Guy Scott, Vice President of Zambia, has assumed the role of acting president after the death from illness of President Michael Chilufya Sata in London, in a turn events that have highlighted both the tolerance and the strength of democracy in the quiescent country.
President Sata was elected as the fifth president of Zambia in 2011, after running for more than a decade as the head of the Patriotic Front alongside his friend Guy Scott, who has served as a hugely popular MP for a Lusaka constituency and as a successful agriculture minister in the 1990s.
Gears are now in motion for a fresh election within 90 days, and there has been little domestic furore over the first appointment, albeit temporarily, of a white president in a democratic black-majority African state – to the apparent surprise of international observers.
However, this is also a country where the gross domestic product (GDP) increased from $4.31bn in 2000 to $22.4bn in 2013 and GDP per capita increased equitably from $320 to $1,540, with a human development index ranking of 141st in 2014 – in the ‘medium development’ threshold just behind South Africa, Cape Verde, Namibia and Ghana.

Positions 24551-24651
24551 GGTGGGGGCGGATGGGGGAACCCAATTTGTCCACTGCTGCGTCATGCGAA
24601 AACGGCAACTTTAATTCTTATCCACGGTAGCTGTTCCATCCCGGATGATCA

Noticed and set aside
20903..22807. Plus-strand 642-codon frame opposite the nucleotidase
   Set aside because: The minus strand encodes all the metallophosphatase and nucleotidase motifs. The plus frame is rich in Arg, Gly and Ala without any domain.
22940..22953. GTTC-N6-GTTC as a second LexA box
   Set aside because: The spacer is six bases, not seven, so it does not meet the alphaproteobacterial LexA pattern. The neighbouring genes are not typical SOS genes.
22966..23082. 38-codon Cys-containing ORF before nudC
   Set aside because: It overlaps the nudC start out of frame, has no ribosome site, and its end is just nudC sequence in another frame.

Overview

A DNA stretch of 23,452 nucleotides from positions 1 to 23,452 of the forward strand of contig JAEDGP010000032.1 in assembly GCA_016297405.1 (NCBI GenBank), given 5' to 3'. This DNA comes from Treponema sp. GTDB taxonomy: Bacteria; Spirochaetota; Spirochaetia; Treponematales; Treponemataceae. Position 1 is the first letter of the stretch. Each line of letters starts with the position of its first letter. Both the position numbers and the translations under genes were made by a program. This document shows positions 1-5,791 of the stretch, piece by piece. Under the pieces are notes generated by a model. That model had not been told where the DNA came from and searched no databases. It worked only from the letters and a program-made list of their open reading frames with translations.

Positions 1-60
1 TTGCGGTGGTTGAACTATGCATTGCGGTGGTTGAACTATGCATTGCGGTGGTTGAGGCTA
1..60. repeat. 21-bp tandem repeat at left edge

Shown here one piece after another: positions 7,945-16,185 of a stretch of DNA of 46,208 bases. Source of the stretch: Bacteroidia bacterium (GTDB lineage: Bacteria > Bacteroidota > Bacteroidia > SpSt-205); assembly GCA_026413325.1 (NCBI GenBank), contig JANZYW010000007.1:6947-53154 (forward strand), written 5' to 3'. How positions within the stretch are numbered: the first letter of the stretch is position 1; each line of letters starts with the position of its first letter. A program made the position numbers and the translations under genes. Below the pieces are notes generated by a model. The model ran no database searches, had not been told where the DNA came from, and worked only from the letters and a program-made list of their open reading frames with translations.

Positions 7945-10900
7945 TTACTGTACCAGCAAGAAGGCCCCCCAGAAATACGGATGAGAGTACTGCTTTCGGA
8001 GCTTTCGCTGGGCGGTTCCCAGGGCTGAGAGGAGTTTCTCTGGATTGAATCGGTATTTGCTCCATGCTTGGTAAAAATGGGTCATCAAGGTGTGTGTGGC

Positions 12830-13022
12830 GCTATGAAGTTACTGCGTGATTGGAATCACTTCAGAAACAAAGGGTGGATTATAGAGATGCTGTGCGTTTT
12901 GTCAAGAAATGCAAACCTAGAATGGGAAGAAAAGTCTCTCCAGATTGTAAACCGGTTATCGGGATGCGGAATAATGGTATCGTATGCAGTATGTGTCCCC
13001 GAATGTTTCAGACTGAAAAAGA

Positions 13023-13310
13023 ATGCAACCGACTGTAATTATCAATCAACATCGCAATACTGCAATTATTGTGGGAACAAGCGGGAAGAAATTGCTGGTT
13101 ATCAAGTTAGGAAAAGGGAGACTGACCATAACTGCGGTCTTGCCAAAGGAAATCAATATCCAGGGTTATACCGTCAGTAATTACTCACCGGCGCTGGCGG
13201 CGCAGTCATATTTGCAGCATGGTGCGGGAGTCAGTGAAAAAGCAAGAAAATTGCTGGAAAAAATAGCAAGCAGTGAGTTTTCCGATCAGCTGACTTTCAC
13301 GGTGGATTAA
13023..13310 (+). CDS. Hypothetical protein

A strong contributor to this economic progress has been strong democracy, which in Zambia’s case is ‘flawed’ according to the Economist Intelligence Unit’s Democracy Index – a slightly misleading label that places the country in the company of Benin, Ghana, Namibia and Senegal and only a short way behind South Africa, Botswana and European democracies such as France, Italy and Portugal.
In other words, Zambia is quite the model for the kind of prosperity that can be achieved when an African country’s real GDP growth is reflected in its socio-economic development, and where good governance has essentially rendered issues of race void on the both the political and popular agenda.
What little vocal opposition there has been to appointment of the acting president has been polite and has most notably come from Edgar Lungu, Minister of Defence, and Mulenga Sata, former President Sata’s son and Mayor of Lusaka – both potential candidates jockeying for the presidency.
Nevertheless, the political record of Scott, both as vice president and as the agricultural minister who lead the country out of a severe drought, has attracted only limited criticism – so it is not inconceivable that in a country of more than 80 tribes Scott might be confirmed as president.
A key jab is that Scott’s parents were not born in Zambia, though he himself was, and that under the constitution the president’s parents must also be born in the country – a rule that could be upheld, but which equally exposes the frivolity of the current attempts at political scoring.
In reality, Scott is simply an ardent Zambian, a fluent speaker of both Nyanja and Bemba, Zambia’s most common indigenous languages, and a man who has dismissed talk of both his background and his colour by saying: “I may be white on the outside, but my blood is black.”